South Esk Viaduct

South Esk Viaduct and Montrose Basin
©2022 Gazetteer for Scotland

South Esk Viaduct and Montrose Basin

A controversial railway bridge which crosses the channel at the entrance to Montrose Basin, the South Esk Viaduct links Montrose with Rossie Island to the south, connecting with Ferryden Viaduct. Built 1881-83 for the North British Railway, this fourteen-span structure comprises steel lattice-girder trusses on circular concrete-filled iron columns. It has a total length of 440m (1430 feet) and the contractor was Sir William Arrol (1839 - 1913). It was designed by William R. Galbraith (1829 - 1914), an experienced engineer with the London and South Western Railway, who was hastily brought in because of the need to replace a wrought iron viaduct here, which had only been completed in 1879. This earlier viaduct was the final work of Sir Thomas Bouch (1822-80), who had been blamed for the Tay Bridge Disaster. In early 1880, Bouch's bridge was subject to extensive safety tests under heavy loads. Parts of the structure failed and the Board of Trade refused to grant it the necessary certificate for passenger traffic. It was demolished in December 1880.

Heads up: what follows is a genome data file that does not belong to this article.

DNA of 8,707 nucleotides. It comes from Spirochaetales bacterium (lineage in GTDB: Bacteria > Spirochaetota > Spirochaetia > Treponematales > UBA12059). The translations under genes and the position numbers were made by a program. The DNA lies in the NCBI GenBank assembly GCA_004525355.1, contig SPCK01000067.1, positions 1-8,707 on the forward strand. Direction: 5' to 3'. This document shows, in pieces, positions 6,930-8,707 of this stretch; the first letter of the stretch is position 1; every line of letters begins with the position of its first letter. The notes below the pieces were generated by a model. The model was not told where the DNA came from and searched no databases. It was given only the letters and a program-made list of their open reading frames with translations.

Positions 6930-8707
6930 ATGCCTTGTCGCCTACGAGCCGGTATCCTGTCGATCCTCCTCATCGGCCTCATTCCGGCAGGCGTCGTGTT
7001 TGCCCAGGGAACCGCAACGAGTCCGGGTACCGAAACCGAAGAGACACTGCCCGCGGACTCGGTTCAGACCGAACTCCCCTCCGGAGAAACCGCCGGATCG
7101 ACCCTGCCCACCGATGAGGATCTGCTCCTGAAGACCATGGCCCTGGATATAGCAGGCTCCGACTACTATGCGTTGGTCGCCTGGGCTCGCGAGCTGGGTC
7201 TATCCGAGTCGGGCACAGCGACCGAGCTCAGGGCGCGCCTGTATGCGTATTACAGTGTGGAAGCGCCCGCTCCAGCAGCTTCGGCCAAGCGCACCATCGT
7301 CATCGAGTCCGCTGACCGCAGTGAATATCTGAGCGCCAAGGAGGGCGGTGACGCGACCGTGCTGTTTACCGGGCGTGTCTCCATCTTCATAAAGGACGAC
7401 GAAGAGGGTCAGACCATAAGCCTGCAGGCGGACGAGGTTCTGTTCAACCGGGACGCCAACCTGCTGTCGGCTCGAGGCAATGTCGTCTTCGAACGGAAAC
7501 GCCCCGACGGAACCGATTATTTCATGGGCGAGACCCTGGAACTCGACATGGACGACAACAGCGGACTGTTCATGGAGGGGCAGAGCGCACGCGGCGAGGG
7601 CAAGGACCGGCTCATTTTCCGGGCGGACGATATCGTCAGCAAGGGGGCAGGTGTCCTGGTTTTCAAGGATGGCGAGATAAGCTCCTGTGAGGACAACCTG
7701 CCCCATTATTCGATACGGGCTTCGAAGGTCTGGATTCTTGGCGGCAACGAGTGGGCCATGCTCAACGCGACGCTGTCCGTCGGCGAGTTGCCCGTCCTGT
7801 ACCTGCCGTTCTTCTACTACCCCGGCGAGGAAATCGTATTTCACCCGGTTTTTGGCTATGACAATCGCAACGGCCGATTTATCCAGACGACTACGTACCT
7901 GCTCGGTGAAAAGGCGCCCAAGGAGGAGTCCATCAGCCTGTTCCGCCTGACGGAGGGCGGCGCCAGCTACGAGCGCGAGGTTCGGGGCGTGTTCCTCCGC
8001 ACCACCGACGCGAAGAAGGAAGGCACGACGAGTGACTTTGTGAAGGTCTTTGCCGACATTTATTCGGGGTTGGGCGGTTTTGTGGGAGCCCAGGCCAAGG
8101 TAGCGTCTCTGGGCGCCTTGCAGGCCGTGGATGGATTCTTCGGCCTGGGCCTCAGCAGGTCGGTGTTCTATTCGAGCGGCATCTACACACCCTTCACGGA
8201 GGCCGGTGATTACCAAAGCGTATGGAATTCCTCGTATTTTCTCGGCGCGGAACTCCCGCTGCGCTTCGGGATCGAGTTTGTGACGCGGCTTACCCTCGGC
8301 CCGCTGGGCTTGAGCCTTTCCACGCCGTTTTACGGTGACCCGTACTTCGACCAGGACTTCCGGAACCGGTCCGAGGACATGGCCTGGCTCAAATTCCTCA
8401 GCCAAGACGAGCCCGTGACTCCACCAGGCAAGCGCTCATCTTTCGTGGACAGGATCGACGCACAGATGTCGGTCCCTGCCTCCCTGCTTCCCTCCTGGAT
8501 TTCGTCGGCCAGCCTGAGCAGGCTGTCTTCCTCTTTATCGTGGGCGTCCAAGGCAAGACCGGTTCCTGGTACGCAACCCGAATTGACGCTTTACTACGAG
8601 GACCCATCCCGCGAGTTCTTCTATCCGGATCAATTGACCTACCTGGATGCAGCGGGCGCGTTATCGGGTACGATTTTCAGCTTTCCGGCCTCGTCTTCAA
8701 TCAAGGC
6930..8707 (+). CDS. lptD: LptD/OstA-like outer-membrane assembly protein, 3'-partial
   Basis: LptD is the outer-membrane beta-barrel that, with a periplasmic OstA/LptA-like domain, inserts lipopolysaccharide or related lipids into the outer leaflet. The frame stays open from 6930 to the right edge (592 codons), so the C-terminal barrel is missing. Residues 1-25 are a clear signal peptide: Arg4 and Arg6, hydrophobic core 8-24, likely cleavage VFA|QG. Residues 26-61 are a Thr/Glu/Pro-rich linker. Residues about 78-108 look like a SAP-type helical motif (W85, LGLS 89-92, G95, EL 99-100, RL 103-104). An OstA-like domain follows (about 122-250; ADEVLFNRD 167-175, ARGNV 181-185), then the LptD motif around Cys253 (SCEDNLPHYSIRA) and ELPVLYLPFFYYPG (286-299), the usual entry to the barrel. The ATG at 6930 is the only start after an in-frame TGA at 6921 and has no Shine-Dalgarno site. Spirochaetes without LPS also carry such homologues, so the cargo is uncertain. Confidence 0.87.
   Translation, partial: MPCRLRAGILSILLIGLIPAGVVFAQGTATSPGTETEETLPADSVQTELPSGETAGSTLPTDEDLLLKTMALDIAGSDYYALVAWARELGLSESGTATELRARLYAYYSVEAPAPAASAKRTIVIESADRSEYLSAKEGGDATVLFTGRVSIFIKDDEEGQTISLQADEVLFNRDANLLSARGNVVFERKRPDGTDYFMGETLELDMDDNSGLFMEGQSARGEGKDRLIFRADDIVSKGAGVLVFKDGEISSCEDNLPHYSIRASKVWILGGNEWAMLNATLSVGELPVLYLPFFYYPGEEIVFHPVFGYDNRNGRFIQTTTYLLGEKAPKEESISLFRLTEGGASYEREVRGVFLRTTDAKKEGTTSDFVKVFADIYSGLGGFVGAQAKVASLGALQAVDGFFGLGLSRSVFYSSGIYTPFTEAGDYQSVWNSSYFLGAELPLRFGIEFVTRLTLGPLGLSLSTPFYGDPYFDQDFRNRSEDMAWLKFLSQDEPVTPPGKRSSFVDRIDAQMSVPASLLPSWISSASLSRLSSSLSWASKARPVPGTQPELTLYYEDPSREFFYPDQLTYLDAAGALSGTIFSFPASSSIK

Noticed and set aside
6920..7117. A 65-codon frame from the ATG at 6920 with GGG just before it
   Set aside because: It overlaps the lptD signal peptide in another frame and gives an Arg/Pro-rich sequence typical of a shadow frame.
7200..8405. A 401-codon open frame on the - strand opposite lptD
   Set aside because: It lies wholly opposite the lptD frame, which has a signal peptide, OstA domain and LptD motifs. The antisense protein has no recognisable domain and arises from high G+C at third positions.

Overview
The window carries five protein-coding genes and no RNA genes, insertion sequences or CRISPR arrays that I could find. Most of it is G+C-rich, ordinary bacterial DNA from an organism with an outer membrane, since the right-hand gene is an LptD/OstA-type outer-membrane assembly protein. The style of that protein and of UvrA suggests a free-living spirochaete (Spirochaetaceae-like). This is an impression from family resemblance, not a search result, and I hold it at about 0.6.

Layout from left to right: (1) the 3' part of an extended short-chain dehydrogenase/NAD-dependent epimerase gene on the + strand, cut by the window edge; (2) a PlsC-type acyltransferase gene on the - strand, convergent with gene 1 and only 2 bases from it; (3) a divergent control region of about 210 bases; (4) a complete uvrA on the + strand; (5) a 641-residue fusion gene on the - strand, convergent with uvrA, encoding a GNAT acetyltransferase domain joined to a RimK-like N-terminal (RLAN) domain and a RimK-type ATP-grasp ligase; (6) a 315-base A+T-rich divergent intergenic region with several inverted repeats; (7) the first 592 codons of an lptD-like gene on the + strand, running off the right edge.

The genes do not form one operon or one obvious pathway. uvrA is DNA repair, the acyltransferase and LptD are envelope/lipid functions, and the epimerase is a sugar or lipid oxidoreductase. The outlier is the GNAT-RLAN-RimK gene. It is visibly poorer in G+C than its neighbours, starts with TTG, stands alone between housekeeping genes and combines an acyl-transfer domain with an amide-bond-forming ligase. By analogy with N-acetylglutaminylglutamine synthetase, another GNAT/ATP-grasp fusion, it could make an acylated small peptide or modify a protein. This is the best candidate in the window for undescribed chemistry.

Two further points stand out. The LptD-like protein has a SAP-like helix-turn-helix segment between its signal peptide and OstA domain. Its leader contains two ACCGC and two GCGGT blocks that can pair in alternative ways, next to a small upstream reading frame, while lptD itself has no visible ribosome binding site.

Both the South Esk and Ferryden Viaducts are single-track, the only single-track section on the East Coast Main Line, which is potentially a bottleneck to traffic. Both viaducts are also B-listed.

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